an article written for the St. Luke's Chapel Choir's bi-yearly anthology
"For example, something about you that people don’t know."
When Mr. Ohnishi approached me about this article, he suggested the above theme. Later, when I looked over the paper he gave me, I also noticed “my encounter with a choir” as a suggested theme. So I decided on a combination: “Something about me that people don’t know, that has to do with my encounter with a choir.”
When I was 22, I was working at an entry-level position at an ad firm in my home town in Texas. One weekend when I traveled out of state to a friend’s wedding, I met my ex-girlfriend from college, and before I knew it the old flame came roaring back to life.
A few months later, I quit my job, said goodbye to my protesting family, packed all my worldly possessions into a car and drove 1,000 kilometers to Atlanta, my heart full of thoughts of building a family and building a career in advertising.
In short, I bet the farm on “the love that lasts forever.”
It was all very exciting and romantic. And stupid.
Within two weeks of arriving in Atlanta, I discovered that my girlfriend was NOT betting the farm on “the love that lasts forever” but rather betting little plots of the farm on several different boyfriends. You might call it risk management, or different values, or playing the field.
Whatever it was, I was not down with it, and terminated the relationship. I promptly fell into a deep funk.
The problem was, now I was alone in a strange town, with no place to live, no job, and not much money. My car became my warehouse and my bedroom. I parked at night next to a public park, always worrying about whether the police would come around.
I sent my resume out to dozens of ad agencies, but had no luck landing any interviews. In fact, I couldn’t get interviews for jobs waiting tables! So I was basically spinning my wheels, at a total loss about what to do next with my life.
Around this time, I happened upon a beautiful old Episcopal church. The last time I was in church was the previous Christmas with my family. And that had been the first time in a long time. You might say I was a long way from being a “model Christian.” At that time, I wasn’t even sure I believed in God.
But I felt drawn to this church. The signboard out front said there was a service of the Stations of the Cross on the coming Friday. When I was a child, during Lent I used to go to the Stations of the Cross service every Friday with my family. The service was way too long, although it was kind of interesting because we all got to walk from station to station, making a big circuit around the inside of the church. But what I enjoyed most was the potluck supper after the service!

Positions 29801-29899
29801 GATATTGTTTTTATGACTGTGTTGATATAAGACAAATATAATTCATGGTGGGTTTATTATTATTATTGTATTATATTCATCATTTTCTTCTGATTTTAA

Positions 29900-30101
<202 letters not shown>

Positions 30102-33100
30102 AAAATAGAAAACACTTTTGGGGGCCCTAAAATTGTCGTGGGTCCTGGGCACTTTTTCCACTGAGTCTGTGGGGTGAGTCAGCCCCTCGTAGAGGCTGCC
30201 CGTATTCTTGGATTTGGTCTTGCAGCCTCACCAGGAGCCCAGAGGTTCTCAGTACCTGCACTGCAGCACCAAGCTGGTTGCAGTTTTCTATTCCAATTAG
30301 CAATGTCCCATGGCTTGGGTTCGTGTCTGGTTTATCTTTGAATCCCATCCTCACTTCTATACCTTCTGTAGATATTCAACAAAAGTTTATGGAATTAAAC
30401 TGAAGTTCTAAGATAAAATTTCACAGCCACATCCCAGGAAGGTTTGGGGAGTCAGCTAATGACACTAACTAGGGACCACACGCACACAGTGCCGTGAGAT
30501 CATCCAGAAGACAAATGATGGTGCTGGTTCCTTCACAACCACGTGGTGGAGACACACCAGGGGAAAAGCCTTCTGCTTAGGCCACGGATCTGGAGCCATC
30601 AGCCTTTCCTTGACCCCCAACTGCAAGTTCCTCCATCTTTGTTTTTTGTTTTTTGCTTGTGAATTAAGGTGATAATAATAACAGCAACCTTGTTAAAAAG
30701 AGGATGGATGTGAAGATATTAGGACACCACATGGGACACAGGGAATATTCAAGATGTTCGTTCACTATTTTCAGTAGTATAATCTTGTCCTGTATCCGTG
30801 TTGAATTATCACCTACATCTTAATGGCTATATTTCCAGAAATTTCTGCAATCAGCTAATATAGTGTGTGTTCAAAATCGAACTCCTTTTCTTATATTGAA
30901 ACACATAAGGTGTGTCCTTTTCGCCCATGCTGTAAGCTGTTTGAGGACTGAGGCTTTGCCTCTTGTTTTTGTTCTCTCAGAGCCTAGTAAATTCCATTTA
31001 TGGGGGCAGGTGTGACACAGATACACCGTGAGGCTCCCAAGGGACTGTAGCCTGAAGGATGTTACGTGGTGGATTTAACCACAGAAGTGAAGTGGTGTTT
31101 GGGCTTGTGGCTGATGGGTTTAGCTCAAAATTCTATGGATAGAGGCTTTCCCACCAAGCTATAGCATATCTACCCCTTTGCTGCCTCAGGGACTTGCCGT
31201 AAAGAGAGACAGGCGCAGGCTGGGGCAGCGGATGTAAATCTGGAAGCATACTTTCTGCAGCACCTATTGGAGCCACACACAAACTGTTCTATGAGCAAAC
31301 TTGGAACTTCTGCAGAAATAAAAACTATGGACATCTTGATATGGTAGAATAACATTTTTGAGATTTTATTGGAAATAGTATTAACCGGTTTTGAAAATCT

So maybe it was nostalgia which brought me back to this church on Friday. The service was a little lonely, with just the priest and one other parishioner besides myself.
But then, as we started walking to the first station, we sang the Stabat Mater dolorosa—“At the cross her vigil keeping…” (Hymn 149). Suddenly I was back home again, standing between my mother and father. For a little while, I forgot I was alone in a strange city, forgot I was homeless, forgot I was heartbroken, forgot everything.
I just sang, and recalled Christ’s final hours of suffering as we walked slowly around the church.
The priest approached me after the service. I’m sure he wondered who the devil I was. He had a gift that many priests I know have—namely, the gift of strongarming people into doing service at the church. “Have you ever sung in a choir?”
Next thing I knew I was a bass in the Church of Our Saviour choir. The choir took me in like a long lost relative. I got to know them. The alto who was a lab technician at the famous Centers for Disease Control. The tenor who was still single and living at home and could have been a stand-up comedian. The elderly soprano and bass couple, neither of whom had very strong voices but they sure loved Jesus. The bass who knew everything there was to know about the history of church music.
And, of course, there was a subtle (and sometimes not so subtle!) rivalry between the two best sopranoes (I’m convinced this is a phenomenon you can find in any church choir anywhere in the world--I wonder about St. Luke’s choir!).
Thursday night choir practice was the highlight of my week. (It wasn’t like I had to make room for it in my busy schedule!). So I kept going week after week, even when I finally got a job and a place to live in a different part of town.
And, of course, now I had an obligation to go to church on Sunday, too. This church had High Solemn Mass every Sunday (this was a very High Church kind of place) and the choir played an important role in leading worship.
So without planning on it, I found myself back in church again. It was a strange feeling. Somewhere, I guess I had thought I had moved on from religion. But now I found myself surrounded by stained glass and incense and candles and pious Christians. I was reciting the prayers thanks to which I had come to love the English language.
To tell the truth I have no memory of the sermons preached. I do remember the deep comfort of being fed week by week on the Body and Blood of Christ, despite the fact that I had ignored Him for so long.
And most important of all, I was part of this Christian family, accepted, welcomed into people’s homes, even, and allowed to sing together with them.
Being part of that choir probably saved me from an emotional trainwreck. I stopped singing with the choir only when I came to Japan.
So I am deeply grateful for God’s kindness. And for choir families everywhere.